More info can be found on the ASNA website.

Mathematics of Networks meeting

graphSome might be interested to attend the 12th mathematics of networks meeting, held on 16 September 2013 at the University of Southampton (conveniently the day before The Connected Past workshop which we will announce next week 🙂 All previous meetings have focused on applied examples of network science, so it should be a multi-disciplinary informal seminar with plenty of social science network studies and maybe even some from Humanities (send in your abstracts humanists!).

More info on the Mathematics of Networks website and below.

The Twelfth Mathematics of Networks meeting will be held at the University of Southampton on 16th September 2013. The conference brings together people from many research backgrounds who have a common interest in using mathematical tools for problems in the study of networks. The theme of this meeting is the mathematics of Social Networks. While any presentations related to mathematics and networking will be considered, those on Social Networks will be given preference. Thanks to Ben Parker for organising this Mathematics of Networks meeting.

This meeting is sponsored and hosted by the Southampton Statistical Sciences Research Institute and the Southampton Initiative in Mathematical Modelling.

GIS in the Digital Humanities

My good Paty Murrieta-Flores and her colleagues at Lancaster are organising a free one-day seminar on GIS in the Digital Humanities. It promises to be a fascinating event. More info can be found on this website.

When? Friday 30th November 2012
Where? Lancaster University
How much does it cost? Nothing!
Should I go? Yes!
How do I register? Complete the registration form and email it to Ian Gregory

GIS in the Digital Humanities: A free one day seminar
Lancaster University
Friday 30th November, 2012

Geographical Information Systems (GIS) are becoming increasingly used by historians, archaeologists, literary scholars, classicists and others with an interest in humanities geographies. Take-up has been hampered by a lack of understanding of what GIS is and what it has to offer to these disciplines. This free workshop, sponsored by the European Research Council’sSpatial Humanities: Texts, GIS, Places project and hosted by Lancaster University, will provide a basic introduction to GIS both as an approach to academic study and as a technology. Its key aims are: To establish why the use of GIS is important to the humanities; to stress the key abilities offered by GIS, particularly the capacity to integrate, analyse and visualise a wide range of data from many different types of sources; to show the pitfalls associated with GIS and thus encourage a more informed and subtle understanding of the technology; and, to provide a basic overview of GIS software and data.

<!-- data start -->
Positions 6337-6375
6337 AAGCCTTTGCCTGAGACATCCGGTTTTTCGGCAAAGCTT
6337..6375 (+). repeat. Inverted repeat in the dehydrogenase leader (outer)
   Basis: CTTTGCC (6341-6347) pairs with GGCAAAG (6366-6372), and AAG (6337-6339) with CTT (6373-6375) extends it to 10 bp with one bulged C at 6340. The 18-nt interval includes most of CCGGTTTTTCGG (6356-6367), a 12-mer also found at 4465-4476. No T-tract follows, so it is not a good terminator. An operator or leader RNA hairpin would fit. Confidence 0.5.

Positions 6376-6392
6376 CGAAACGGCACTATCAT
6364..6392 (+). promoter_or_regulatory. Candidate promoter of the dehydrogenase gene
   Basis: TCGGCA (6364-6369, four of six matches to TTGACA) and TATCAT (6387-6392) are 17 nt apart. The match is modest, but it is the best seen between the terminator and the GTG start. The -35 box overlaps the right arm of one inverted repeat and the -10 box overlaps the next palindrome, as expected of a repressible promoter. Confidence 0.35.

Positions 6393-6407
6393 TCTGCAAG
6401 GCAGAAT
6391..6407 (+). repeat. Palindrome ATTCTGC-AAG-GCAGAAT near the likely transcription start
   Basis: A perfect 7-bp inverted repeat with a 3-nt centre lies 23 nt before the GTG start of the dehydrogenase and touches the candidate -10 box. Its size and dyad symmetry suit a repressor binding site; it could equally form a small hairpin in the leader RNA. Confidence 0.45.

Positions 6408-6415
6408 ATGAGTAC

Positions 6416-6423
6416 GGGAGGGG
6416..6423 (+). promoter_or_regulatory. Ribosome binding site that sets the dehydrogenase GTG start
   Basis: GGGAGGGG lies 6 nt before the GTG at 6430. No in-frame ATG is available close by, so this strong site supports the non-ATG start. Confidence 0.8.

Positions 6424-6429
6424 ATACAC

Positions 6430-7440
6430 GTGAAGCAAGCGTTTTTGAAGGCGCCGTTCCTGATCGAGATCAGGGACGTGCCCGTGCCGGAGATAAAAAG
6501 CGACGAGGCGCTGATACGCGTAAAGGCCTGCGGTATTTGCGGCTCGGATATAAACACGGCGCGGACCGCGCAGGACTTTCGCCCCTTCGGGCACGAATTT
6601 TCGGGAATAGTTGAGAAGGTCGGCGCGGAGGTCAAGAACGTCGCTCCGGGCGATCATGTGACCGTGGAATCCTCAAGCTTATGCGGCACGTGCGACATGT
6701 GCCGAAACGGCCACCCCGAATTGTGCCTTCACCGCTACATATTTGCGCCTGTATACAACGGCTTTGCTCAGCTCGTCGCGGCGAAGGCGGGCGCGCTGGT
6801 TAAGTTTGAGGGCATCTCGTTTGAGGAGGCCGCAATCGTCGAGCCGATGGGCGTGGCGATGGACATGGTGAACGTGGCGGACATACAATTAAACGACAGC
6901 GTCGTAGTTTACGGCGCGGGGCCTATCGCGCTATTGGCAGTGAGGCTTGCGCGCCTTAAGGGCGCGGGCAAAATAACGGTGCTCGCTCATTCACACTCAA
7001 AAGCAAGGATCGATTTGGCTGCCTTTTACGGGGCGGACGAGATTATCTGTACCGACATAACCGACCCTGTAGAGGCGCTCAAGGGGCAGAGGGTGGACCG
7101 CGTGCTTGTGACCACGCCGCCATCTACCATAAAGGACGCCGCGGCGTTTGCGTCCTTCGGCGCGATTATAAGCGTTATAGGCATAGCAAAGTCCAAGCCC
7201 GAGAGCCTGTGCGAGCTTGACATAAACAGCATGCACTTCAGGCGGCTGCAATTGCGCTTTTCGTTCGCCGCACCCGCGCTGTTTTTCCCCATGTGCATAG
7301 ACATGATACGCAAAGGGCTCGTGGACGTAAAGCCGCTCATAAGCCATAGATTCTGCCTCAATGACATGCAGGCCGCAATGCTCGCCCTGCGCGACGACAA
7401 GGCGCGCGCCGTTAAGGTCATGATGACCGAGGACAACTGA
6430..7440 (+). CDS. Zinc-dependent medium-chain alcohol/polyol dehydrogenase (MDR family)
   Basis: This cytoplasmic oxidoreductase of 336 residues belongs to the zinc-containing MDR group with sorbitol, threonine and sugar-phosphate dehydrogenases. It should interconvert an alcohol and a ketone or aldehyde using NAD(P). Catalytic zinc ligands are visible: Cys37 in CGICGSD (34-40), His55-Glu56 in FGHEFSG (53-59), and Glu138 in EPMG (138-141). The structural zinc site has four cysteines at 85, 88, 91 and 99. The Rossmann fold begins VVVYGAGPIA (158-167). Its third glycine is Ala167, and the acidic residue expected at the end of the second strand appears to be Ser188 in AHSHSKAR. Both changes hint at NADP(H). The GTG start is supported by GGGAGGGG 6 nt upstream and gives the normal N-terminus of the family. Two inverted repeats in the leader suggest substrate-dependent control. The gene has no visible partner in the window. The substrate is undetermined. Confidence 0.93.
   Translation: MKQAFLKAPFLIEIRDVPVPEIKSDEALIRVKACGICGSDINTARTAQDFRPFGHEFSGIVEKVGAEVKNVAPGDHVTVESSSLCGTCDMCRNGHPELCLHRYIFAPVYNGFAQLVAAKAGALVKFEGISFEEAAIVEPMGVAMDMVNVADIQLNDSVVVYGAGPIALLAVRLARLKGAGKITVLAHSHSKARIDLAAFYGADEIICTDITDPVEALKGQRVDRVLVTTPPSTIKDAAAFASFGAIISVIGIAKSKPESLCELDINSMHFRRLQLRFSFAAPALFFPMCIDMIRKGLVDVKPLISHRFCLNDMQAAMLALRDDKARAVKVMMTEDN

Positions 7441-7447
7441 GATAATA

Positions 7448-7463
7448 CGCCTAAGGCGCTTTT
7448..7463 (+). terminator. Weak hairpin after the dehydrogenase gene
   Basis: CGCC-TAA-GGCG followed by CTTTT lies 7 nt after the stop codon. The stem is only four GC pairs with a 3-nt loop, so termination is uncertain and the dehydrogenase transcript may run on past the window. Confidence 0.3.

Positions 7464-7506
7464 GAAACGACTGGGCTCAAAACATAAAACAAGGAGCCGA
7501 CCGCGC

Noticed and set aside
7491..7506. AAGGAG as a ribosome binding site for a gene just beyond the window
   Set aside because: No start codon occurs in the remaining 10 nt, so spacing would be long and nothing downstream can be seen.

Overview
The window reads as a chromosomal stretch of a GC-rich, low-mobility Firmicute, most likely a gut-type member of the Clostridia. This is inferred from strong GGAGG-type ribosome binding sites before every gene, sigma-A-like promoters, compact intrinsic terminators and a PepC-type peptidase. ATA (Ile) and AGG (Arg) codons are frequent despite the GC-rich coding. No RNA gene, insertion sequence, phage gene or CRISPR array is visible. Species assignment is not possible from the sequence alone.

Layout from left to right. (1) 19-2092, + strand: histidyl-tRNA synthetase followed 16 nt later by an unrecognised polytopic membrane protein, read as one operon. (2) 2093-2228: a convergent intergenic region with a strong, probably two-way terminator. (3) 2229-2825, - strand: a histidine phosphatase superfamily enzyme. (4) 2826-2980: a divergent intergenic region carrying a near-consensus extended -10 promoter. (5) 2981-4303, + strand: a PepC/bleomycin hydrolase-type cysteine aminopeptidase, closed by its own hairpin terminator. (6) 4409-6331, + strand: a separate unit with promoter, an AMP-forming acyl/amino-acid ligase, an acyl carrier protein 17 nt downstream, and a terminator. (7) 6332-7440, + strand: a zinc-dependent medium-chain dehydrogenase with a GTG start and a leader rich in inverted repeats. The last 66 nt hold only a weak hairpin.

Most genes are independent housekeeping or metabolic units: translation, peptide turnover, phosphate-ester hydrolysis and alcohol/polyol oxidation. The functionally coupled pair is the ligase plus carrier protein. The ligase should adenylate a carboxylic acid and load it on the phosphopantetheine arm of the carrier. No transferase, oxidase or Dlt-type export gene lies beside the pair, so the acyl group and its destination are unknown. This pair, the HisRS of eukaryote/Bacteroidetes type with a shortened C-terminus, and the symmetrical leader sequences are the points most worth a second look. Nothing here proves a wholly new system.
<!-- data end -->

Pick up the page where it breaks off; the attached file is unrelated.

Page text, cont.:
Timetable:

9:30 Registration
10:00 Welcome and Introductions
10:15 Session 1: Fundamentals of GIS from a humanities perspective.
11:45 Session 2: Case studies of the use of GIS in the humanities.
13:00 Lunch
14:00 Session 3: Getting to grips with GIS software and data.
15:30 Roundtable discussion – going further with GIS.
16:30 Close

Who should come?

The workshop is aimed at a broad audience including post-graduate or masters students, members of academic staff, curriculum and research managers, and holders of major grantsand those intending to apply for major grants. Professionals in other relevant sectors interested in finding out about GIS applications are also welcome. This workshop is only intended as an introduction to GIS, so will suit novices or those who want to brush up previous experience. It does not include any hands-on use of software – this will be covered in later events to be held 11-12th April and 15-18th July 2013.

How much will it cost?

The workshop is free of charge. Lunch and refreshments are included. We do not provide accommodation but can recommend convenient hotels and B&Bs if required.

How do I apply?

Places are limited and priority will be given to those who apply early. As part of registering please include a brief description of your research interests and what you think you will gain from the workshop. This should not exceed 200 words.

For more details of this and subsequent events see the website. To register please email a booking form (available from the website) to Ian Gregory who may also be contacted with informal enquiries.

Create a free website or blog at WordPress.com.

Up ↑